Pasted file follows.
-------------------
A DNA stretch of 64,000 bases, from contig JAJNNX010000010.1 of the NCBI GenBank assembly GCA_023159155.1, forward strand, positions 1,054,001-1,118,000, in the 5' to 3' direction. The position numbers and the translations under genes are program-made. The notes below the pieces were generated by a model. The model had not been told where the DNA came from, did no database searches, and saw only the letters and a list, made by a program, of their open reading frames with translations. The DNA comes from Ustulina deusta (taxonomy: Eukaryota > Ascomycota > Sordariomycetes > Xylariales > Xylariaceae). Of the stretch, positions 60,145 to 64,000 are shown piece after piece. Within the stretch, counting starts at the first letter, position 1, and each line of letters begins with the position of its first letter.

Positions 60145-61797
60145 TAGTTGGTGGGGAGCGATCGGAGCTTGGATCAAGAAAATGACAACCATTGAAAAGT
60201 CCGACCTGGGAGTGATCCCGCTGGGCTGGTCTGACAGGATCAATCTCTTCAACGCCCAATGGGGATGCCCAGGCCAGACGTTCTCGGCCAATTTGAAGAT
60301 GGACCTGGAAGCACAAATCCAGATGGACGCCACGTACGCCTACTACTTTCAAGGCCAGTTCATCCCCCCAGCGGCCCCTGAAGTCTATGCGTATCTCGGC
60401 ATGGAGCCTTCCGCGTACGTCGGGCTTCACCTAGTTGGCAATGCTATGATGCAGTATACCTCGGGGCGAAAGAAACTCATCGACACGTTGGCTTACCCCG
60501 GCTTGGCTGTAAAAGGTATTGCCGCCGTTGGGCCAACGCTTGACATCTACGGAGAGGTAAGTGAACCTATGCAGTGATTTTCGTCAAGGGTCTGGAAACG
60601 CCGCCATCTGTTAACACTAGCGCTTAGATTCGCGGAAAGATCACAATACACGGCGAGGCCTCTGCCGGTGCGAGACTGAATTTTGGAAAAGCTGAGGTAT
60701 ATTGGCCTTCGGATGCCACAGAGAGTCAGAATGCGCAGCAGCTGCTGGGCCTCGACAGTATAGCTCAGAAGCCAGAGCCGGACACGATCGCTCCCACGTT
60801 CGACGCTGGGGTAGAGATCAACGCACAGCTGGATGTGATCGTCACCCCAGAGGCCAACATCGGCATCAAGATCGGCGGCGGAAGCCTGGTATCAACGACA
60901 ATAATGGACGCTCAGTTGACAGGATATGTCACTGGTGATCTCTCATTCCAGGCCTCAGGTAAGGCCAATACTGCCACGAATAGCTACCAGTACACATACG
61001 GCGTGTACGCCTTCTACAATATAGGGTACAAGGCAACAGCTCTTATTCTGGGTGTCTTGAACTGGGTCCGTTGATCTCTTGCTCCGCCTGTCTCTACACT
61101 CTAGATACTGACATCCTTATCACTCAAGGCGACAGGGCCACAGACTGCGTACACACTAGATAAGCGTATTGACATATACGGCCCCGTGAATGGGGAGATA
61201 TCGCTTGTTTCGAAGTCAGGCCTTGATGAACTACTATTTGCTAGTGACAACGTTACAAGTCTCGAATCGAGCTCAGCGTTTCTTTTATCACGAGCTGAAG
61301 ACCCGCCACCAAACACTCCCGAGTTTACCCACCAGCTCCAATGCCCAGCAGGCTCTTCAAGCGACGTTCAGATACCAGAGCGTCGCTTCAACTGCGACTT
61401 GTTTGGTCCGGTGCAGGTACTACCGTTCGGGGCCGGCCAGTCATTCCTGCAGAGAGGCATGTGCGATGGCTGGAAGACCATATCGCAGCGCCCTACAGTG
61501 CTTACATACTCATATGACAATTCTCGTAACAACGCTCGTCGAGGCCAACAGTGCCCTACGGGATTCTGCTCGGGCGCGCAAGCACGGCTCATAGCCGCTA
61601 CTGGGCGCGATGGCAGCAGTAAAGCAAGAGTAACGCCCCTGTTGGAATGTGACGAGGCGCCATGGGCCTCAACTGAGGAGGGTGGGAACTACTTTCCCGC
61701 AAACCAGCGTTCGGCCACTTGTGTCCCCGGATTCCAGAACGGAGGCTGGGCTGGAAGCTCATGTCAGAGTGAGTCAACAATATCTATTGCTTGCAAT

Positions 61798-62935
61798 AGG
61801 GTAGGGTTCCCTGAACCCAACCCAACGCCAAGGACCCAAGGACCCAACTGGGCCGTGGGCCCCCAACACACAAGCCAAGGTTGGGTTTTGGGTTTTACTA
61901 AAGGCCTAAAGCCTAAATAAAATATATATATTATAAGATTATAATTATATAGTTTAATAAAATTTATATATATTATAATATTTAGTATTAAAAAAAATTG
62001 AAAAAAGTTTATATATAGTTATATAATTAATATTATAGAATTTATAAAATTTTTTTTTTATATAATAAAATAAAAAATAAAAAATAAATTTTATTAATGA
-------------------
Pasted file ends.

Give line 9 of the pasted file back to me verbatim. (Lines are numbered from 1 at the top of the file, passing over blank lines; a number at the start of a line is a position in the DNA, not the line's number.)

60701 ATTGGCCTTCGGATGCCACAGAGAGTCAGAATGCGCAGCAGCTGCTGGGCCTCGACAGTATAGCTCAGAAGCCAGAGCCGGACACGATCGCTCCCACGTT